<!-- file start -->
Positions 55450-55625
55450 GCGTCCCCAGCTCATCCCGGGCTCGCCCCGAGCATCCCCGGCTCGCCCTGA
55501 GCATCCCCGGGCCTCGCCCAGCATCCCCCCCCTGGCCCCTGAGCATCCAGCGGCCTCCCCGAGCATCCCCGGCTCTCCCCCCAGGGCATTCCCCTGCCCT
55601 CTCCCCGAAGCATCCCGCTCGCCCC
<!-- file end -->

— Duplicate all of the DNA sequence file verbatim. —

Positions 55450-55625
55450 GCGTCCCCAGCTCATCCCGGGCTCGCCCCGAGCATCCCCGGCTCGCCCTGA
55501 GCATCCCCGGGCCTCGCCCAGCATCCCCCCCCTGGCCCCTGAGCATCCAGCGGCCTCCCCGAGCATCCCCGGCTCTCCCCCCAGGGCATTCCCCTGCCCT
55601 CTCCCCGAAGCATCCCGCTCGCCCC